– Judged fit to practise      challenging and particularly when
                                 consulting can be a very rewarding
   – Abides by the BPS Code      experience.”
     of Conduct                (Dr. Marc Jones, Staffordshire University)
     Why Become a Chartered Sport & Exercise
                 Psychologist?
• Chartered Psychologists agree to:   • BPS offers
    – maintain and develop their
      professional competence            – Competency and career
    – work within their
      competence                           development
    – obtain proper consent before       – Professional network
      intervening with or treating
      clients                            – Professional services and
    – respect confidences                  products
    – Conduct themselves to
      prevent damage to clients
      and the profession
      Standard of Competence
  What’s Statutory Regulation All About?

• The Health Professions Council (HPC) will shortly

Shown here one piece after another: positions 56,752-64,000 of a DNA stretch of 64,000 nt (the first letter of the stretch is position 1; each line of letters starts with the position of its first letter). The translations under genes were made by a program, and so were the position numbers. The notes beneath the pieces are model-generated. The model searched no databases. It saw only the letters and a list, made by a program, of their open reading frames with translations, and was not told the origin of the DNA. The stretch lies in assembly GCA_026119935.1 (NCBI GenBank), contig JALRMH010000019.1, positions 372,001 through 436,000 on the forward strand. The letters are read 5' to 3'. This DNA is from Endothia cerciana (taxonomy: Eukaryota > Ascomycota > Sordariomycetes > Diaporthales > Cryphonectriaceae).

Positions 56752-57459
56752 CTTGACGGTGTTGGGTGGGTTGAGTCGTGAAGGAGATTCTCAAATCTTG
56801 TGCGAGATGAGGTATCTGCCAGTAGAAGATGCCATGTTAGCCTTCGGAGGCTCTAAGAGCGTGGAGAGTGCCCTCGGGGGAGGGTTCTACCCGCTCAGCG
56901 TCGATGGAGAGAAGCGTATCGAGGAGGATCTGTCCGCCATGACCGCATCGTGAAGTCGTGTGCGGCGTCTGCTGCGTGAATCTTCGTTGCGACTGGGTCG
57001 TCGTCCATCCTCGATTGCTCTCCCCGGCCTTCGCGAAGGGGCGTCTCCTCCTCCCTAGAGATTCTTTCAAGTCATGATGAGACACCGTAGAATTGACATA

become the regulatory body for psychologists
• Calling yourself a Sport & Exercise Psychologist if
  you’re not on the HPC Register will be a criminal
  offence
• GBR is still required for entry onto PG training courses
• HPC will automatically approve existing training
  routes for entry onto the HPC Register (Stage 2)
                             References

• Qualification in Sport and Exercise Psychology (Stage
  2): Candidate Handbook.
• Registration as a Chartered Psychologist document
•   http://www.bps.org.uk/careers/accredited-courses/accredited-
    courses_home.cfm?action=results&level_of_study=PGRD&in_id=all&pg_cat=DSEP
    TC&submit=Search

• http://www.bps.org.uk/careers/what-do-
  psychologists-do/areas/sport.cfm
So you want to be a Sport & Exercise
          Psychologist?



               Dr. Joanne Thatcher
             Aberystwyth University
 Chair: Division of Sport & Exercise Psychology

				
DOCUMENT INFO
Description: Lancashire Gym Instructor Training document sample